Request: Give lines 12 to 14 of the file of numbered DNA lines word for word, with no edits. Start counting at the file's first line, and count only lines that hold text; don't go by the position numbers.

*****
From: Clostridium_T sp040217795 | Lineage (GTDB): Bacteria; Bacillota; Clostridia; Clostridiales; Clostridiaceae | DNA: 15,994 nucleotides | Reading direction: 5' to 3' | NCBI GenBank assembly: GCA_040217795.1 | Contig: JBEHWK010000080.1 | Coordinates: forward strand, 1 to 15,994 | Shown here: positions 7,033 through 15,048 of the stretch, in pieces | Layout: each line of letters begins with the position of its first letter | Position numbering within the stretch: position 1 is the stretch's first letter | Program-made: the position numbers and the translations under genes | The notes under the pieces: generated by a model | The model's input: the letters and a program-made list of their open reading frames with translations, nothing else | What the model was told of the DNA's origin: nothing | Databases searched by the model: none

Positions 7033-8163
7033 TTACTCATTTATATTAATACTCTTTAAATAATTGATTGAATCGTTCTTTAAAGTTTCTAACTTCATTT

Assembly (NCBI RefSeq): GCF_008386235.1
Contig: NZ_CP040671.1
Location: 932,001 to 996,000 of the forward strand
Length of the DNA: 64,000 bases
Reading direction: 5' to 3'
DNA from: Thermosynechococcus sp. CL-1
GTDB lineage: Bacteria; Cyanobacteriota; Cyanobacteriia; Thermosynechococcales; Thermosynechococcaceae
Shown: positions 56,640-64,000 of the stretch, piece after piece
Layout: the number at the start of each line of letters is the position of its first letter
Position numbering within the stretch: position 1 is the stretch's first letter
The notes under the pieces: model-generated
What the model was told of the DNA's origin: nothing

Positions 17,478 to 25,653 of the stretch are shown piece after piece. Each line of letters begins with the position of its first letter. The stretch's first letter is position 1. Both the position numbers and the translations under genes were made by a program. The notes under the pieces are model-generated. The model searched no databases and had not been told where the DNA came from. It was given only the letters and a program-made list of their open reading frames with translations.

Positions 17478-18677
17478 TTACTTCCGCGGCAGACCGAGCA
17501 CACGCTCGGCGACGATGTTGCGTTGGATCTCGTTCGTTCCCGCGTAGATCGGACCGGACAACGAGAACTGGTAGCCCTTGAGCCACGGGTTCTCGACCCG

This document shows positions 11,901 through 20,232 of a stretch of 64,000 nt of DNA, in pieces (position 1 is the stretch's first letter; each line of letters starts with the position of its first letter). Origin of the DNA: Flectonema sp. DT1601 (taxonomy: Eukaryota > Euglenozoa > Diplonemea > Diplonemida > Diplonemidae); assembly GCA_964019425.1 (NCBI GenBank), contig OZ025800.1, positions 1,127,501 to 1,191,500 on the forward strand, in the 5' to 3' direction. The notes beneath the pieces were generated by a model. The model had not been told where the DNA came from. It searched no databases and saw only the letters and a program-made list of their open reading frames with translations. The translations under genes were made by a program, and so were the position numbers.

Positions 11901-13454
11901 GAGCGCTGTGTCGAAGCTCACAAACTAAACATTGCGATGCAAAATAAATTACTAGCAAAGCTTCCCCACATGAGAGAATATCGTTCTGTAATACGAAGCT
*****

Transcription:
Layout: the number at the start of each line of letters is the position of its first letter
Position numbering within the stretch: position 1 is the stretch's first letter
The notes under the pieces: model-generated